Twenty-eight bodies have been found in northwest Burkina Faso over the weekend, the government said, noting an investigation was under way as speculation grows over who may be responsible.
“The government was informed of an incident at Nouna … during the night of December 30-31,” a government statement said late on Monday. It added that an investigation had been begun into the matter.
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The CISC (Collective against Impunity and Stigmatisation of Communities) organisation denounced the violence as “reprisals targeting civilians” by armed civilians claiming to be members of an auxiliary force who “freely engage in organised looting and targeted abuses of [the] civilian population”.
Attacks targeting security forces and civilians have increased in recent months, especially in northern and eastern regions bordering Mali and Niger, which are battling armed groups.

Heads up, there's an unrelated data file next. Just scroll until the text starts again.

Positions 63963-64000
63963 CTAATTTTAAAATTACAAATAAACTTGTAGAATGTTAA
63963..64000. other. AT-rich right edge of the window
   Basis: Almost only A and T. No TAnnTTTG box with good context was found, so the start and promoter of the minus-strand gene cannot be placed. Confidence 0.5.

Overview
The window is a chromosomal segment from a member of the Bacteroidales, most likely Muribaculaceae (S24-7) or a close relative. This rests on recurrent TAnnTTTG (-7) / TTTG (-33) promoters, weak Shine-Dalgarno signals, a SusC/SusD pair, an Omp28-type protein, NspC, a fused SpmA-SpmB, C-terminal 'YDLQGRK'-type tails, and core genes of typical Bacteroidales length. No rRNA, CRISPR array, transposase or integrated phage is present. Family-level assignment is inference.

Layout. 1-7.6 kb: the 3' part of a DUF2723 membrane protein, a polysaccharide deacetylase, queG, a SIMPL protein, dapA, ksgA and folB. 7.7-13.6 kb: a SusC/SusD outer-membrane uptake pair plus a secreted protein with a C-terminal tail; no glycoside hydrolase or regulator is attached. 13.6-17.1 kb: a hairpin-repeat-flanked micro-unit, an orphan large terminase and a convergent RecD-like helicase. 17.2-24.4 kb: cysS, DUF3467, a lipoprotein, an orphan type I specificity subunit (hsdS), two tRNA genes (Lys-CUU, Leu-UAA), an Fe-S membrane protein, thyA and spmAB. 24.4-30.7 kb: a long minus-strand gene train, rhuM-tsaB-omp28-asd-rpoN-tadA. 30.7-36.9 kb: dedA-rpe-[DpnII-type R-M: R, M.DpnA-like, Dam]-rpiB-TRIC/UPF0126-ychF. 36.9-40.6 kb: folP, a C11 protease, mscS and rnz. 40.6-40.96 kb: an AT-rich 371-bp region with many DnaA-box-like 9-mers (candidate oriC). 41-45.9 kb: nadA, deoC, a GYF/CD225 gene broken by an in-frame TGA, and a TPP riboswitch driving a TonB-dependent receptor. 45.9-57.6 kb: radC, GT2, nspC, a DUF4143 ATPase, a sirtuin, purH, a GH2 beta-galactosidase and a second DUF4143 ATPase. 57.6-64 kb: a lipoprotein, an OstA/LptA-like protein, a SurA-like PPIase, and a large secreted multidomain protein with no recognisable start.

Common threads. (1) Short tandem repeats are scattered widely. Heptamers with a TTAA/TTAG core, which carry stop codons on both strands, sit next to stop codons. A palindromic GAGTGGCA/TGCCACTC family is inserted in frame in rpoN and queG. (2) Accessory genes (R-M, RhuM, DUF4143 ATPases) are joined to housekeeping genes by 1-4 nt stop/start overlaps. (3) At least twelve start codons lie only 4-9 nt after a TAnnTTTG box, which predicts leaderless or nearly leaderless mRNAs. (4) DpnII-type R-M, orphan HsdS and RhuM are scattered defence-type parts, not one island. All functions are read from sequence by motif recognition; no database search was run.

Despite large gold deposits, Burkina Faso – which has 21 million inhabitants – is one of the poorest countries in the world.
Since 2015, the West African country has become the epicentre of a violent rebellion that has spread from neighbouring Mali over the past decade. Thousands have been killed across the Sahel region with nearly two million people being displaced and forced to live in makeshift camps.
The government’s inability to stem the attacks led to two coups this year with each military leader promising to make security a priority.
However, swaths of its territory are being cut off by armed groups in repeated attacks. The east and Sahel regions have been some of the hardest hit parts of the country, with towns besieged by rebels who prevent civilians from moving freely.